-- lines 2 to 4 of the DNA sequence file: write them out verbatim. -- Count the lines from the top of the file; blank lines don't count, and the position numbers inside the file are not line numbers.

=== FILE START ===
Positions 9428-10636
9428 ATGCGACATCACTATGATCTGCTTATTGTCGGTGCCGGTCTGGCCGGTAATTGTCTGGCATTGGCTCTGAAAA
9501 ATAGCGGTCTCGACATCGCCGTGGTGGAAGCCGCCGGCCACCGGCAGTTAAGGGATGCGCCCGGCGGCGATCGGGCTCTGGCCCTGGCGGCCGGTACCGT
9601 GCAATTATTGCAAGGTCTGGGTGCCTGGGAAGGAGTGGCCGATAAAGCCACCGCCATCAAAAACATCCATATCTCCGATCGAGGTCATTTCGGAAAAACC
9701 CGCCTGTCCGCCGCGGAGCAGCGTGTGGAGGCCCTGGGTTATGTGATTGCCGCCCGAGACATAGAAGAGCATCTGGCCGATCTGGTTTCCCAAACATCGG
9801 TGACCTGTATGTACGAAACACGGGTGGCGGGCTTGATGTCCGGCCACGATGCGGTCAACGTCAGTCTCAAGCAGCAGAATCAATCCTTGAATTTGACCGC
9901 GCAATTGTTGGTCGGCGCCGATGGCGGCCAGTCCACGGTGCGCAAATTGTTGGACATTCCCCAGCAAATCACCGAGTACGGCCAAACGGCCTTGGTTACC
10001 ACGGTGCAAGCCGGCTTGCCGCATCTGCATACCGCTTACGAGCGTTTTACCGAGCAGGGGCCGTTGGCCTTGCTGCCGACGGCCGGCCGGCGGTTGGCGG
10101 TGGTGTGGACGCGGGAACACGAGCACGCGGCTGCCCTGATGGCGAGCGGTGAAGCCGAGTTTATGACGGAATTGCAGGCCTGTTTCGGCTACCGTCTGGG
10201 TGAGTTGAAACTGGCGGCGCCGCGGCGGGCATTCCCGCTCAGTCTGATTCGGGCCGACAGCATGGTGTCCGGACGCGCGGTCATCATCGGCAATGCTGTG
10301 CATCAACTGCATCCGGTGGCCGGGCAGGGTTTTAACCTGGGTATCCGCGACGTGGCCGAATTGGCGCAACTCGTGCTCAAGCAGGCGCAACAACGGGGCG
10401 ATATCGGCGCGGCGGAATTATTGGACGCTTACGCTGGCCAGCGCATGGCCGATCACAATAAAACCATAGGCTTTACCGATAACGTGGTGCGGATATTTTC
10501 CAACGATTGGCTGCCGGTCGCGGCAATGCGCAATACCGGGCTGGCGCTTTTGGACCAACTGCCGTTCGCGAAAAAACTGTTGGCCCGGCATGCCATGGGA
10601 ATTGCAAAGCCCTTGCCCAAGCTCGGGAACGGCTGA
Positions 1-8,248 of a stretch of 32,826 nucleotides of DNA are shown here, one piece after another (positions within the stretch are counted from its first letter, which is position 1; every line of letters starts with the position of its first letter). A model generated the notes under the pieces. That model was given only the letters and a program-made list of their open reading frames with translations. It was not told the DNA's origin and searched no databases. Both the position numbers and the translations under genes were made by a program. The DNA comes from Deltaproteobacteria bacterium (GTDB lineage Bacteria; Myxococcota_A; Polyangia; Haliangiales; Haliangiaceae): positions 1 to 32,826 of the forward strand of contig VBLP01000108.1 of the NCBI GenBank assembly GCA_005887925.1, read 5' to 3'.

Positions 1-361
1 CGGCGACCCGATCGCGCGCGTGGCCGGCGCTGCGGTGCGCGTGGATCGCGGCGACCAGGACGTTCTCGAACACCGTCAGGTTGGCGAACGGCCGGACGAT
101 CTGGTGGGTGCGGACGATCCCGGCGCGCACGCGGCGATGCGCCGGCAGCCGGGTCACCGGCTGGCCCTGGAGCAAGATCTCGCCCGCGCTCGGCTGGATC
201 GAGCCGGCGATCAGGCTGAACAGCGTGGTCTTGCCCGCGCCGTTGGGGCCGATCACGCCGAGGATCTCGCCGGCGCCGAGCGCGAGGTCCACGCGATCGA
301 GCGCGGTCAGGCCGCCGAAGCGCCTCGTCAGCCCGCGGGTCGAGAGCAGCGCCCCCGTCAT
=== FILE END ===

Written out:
9428 ATGCGACATCACTATGATCTGCTTATTGTCGGTGCCGGTCTGGCCGGTAATTGTCTGGCATTGGCTCTGAAAA
9501 ATAGCGGTCTCGACATCGCCGTGGTGGAAGCCGCCGGCCACCGGCAGTTAAGGGATGCGCCCGGCGGCGATCGGGCTCTGGCCCTGGCGGCCGGTACCGT
9601 GCAATTATTGCAAGGTCTGGGTGCCTGGGAAGGAGTGGCCGATAAAGCCACCGCCATCAAAAACATCCATATCTCCGATCGAGGTCATTTCGGAAAAACC